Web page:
Hyderabad's music movement just needs a little bit of freeing up to make its mark on a regional and national level.
A city is defined by its sound. On a surface level, it's the malevolent grumble of traffic on the streets, the call to prayer as dusk settles and the energetic chatter burbling out of Eat Street near the lake. Look a little deeper, and it's the city's music: the genres and performers coming together in a clash of sound.
Hyderabad's western music scene may not be as talked-about as Chennai's or Mumbai's, but the energy is certainly not dormant. “It's getting better by the day,” says Anjani of band Sledge. “In 2000, it was difficult to even get a concert. Now, there's a wider spectrum, in terms of crowd and awareness. Everything has its place and market.”
To a casual observer, the scene has picked up over the past few months, particularly with the opening up of Hard Rock Café in Banjara Hills, which has brought in a host of fantastic outstation bands including Thermal And A Quarter, Junkyard Groove, Lounge Piranha and Parikrama, slotted to play on February 25. Xtreme Sports Bar has a faithful following for its live performances, usually by local bands looking for exposure. Landmark has also launched its Landmark Rocks series.
However, there is still the proverbial trouble in paradise. “Artists are being exploited; they aren't getting paid so it's difficult to take it up as a profession,” says Baba from band Native Tongue. “An event manager will pay over Rs. 2 lakhs to bring in an outstation band, but local bands still need to bargain to get Rs. 4000. It's very limiting for kids who want to take up music as a full-time profession.”
Hyderabad's local talent is undeniable: Sledge had performed across India, and has even travelled as far as Singapore for gigs. However, the reason for a slump can be attributed to the lack of platform. “Cities like Chennai, Calcutta and Mumbai have vibrant college culture, which Hyderabad doesn't have,” says Vijay of Alteregoz. “There's no mass movement. Also, kids aren't serious enough about their music. They want to grab their guitars and achieve stardom, rather than work for it.”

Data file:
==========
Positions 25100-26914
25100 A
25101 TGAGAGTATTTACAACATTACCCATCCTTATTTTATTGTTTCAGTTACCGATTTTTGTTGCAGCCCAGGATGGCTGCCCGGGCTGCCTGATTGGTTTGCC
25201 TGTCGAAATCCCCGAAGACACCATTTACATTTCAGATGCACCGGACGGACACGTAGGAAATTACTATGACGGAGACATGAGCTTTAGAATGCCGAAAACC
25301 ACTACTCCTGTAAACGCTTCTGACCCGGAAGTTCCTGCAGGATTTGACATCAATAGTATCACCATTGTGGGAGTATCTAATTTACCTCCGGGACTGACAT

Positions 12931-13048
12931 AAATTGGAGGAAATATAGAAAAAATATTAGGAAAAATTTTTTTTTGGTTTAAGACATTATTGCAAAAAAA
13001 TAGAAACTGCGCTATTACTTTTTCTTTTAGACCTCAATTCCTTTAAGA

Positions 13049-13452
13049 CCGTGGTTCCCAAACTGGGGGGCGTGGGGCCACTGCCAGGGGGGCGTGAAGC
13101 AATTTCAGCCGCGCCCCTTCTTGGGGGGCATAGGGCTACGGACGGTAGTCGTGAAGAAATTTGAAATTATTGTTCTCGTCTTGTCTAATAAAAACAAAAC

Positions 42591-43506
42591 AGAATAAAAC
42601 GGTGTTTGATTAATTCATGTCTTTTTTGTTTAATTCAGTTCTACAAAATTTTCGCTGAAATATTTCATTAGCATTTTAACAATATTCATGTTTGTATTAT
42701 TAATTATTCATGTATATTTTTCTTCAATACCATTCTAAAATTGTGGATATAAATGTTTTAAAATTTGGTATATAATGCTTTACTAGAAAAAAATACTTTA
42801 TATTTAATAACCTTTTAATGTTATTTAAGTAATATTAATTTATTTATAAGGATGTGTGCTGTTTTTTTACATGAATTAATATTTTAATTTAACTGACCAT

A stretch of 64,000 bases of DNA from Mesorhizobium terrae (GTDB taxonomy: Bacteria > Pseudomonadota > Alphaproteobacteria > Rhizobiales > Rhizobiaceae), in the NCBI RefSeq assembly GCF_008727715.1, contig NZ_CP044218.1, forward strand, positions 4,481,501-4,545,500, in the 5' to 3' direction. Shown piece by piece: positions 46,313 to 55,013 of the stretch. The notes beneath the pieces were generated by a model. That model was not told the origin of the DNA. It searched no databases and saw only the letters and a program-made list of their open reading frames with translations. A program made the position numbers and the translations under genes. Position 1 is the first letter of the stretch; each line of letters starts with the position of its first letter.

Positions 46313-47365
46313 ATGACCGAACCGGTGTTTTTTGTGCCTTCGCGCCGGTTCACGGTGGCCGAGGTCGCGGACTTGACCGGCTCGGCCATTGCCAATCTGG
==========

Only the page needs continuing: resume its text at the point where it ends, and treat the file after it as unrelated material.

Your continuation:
Vijay claims that there's space for multiple musical genres in Hyderabad – whether it's jazz, rock, retro or blues. But this might cater more towards a niche crowd than the majority. “In Hyderabad, the crowd understands techno, house and pop more than any other music,” says Shruthi V., who works with a leading ad agency. “Some pubs are starting to move to live music, but it's still catching on.”
There's nothing quite like watching a band perform live. However, even here, the concept is being exploited. “A few event organizations are trying to control the market,” says Anjani. “Many event managers even play cricket with us with bouncing cheques.”
But there are still a handful of people working towards freeing up the music in the city. Eddie Prithviraj from Chennai-based Exodus, a platform for musicians to perform and interact, was in the city when Chennai group Subject To Change performed. “The city has a strong underground metal movement and great rock crowd,” he says. “There's no promotion, because the people with the money don't have enough knowledge of music itself.”
Eddie is working towards bringing more bands to the city and, more importantly, taking Hyderabad bands to other cities. “There's immense potential here,” he says. “It just needs a platform.”